Despite all of DeFrancis' insistence to the contrary, Chinese still contains definite elements of symbolic--if only occasionally pictorial--representation.  On the simplest level, all characters for different kinds of fish, birds, or plants all have a "fish, "bird," or "plant" symbol in them.  Thus, while the English sentence "Cassowaries were a problem that year" might send non-ornithologist readers scurrying to their dictionaries, they would be able to read and readily understand the equivalent Chinese sentence, thanks to a "Big Bird" symbol, even though they had never before seen the Chinese character for "cassowary."  On a higher level, there is also a symbol for verbs of physical action and another for verbs of motion.  And beyond this there are also symbols for characters expressing emotion or mental processes and a pair of symbols for denoting bodily parts or illness.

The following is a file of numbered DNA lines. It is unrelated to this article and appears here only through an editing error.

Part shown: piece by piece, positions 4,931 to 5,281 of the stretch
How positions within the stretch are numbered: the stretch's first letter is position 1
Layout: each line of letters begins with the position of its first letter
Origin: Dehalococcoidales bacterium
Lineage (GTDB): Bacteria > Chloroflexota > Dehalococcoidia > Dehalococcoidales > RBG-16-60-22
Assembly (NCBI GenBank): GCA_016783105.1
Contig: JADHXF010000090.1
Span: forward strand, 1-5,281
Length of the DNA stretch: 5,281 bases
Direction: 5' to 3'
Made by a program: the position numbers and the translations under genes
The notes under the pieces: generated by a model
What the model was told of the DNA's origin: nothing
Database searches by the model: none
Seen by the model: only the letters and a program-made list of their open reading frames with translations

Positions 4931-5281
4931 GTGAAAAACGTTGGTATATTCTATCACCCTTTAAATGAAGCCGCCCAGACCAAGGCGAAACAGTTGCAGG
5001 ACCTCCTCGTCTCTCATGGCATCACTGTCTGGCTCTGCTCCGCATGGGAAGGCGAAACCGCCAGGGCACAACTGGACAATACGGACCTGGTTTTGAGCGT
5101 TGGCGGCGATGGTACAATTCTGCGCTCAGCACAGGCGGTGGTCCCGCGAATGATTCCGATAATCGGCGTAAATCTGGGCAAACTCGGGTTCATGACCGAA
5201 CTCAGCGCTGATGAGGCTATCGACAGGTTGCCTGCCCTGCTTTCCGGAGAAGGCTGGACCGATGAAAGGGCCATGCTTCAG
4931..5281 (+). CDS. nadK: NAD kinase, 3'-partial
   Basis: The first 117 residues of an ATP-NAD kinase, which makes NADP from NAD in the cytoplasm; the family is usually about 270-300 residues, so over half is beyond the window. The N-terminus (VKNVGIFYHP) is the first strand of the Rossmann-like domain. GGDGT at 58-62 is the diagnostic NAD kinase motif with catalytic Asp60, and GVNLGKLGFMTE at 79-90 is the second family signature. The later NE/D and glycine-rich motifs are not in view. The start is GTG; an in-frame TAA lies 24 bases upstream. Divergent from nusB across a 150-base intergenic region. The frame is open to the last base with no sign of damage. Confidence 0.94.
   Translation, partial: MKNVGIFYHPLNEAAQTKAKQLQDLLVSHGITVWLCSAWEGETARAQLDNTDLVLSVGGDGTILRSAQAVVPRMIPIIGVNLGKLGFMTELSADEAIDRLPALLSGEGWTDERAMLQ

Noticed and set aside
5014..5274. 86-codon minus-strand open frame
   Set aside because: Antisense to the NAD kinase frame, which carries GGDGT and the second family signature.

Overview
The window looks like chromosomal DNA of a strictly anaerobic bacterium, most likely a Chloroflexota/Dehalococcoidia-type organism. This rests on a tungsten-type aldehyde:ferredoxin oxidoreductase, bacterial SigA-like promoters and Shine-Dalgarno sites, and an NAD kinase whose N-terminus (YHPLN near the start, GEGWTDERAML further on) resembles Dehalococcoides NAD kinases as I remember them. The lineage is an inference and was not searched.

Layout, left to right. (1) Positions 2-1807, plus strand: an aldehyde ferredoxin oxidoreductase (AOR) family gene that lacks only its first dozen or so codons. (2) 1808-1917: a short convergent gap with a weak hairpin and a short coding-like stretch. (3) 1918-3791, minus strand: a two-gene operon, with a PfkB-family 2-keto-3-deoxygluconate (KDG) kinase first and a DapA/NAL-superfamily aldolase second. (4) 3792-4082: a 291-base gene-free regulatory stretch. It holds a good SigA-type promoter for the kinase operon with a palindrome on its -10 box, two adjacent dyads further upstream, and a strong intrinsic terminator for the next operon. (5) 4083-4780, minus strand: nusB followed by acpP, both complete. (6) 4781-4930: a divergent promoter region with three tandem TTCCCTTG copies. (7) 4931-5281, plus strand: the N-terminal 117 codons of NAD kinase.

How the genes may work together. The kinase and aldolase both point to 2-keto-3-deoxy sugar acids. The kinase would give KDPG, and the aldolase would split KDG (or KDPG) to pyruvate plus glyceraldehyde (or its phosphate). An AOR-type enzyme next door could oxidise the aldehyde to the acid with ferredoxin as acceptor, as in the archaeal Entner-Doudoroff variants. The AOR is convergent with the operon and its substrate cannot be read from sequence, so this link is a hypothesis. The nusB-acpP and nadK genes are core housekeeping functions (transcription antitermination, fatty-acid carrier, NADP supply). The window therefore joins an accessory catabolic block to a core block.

It is certainly not a perfect system, but it is also certainly not a phonetic one and despite DeFrancis may be arguably described as related to meaning, symbols, even pictures.  The point is, which this author seems to prefer to ignore, that Chinese handles both, though perhaps neither with stunning accuracy.  The real problem may be that the structure of Chinese is so difficult from a western point of view that even competent linguists are unable to grasp  it without a full-scale attack on the language, even after a well-organized and detailed explanation, which tends to hypnotize them and put them to sleep.  Even advanced students have trouble explaining the conceptual problems involved to non-specialists and may tend to revert to half-truths just to get something across.